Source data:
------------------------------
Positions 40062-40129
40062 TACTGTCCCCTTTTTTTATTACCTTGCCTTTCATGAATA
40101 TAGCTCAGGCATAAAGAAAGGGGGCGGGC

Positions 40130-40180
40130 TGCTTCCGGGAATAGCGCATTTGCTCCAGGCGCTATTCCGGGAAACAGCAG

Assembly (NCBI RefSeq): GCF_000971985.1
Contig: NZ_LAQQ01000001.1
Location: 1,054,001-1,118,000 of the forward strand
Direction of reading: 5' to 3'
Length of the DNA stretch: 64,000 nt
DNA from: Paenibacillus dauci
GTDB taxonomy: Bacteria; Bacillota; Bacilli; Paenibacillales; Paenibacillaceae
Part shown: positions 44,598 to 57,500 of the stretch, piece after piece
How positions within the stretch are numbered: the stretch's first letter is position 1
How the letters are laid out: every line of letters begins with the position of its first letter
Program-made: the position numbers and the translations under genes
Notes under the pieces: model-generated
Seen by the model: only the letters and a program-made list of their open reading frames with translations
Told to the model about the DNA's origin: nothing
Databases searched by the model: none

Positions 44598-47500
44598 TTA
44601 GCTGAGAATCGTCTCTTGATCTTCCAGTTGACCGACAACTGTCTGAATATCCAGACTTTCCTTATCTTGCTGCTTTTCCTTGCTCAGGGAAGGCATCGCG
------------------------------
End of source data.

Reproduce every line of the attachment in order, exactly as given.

Positions 40062-40129
40062 TACTGTCCCCTTTTTTTATTACCTTGCCTTTCATGAATA
40101 TAGCTCAGGCATAAAGAAAGGGGGCGGGC

Positions 40130-40180
40130 TGCTTCCGGGAATAGCGCATTTGCTCCAGGCGCTATTCCGGGAAACAGCAG

Assembly (NCBI RefSeq): GCF_000971985.1
Contig: NZ_LAQQ01000001.1
Location: 1,054,001-1,118,000 of the forward strand
Direction of reading: 5' to 3'
Length of the DNA stretch: 64,000 nt
DNA from: Paenibacillus dauci
GTDB taxonomy: Bacteria; Bacillota; Bacilli; Paenibacillales; Paenibacillaceae
Part shown: positions 44,598 to 57,500 of the stretch, piece after piece
How positions within the stretch are numbered: the stretch's first letter is position 1
How the letters are laid out: every line of letters begins with the position of its first letter
Program-made: the position numbers and the translations under genes
Notes under the pieces: model-generated
Seen by the model: only the letters and a program-made list of their open reading frames with translations
Told to the model about the DNA's origin: nothing
Databases searched by the model: none

Positions 44598-47500
44598 TTA
44601 GCTGAGAATCGTCTCTTGATCTTCCAGTTGACCGACAACTGTCTGAATATCCAGACTTTCCTTATCTTGCTGCTTTTCCTTGCTCAGGGAAGGCATCGCG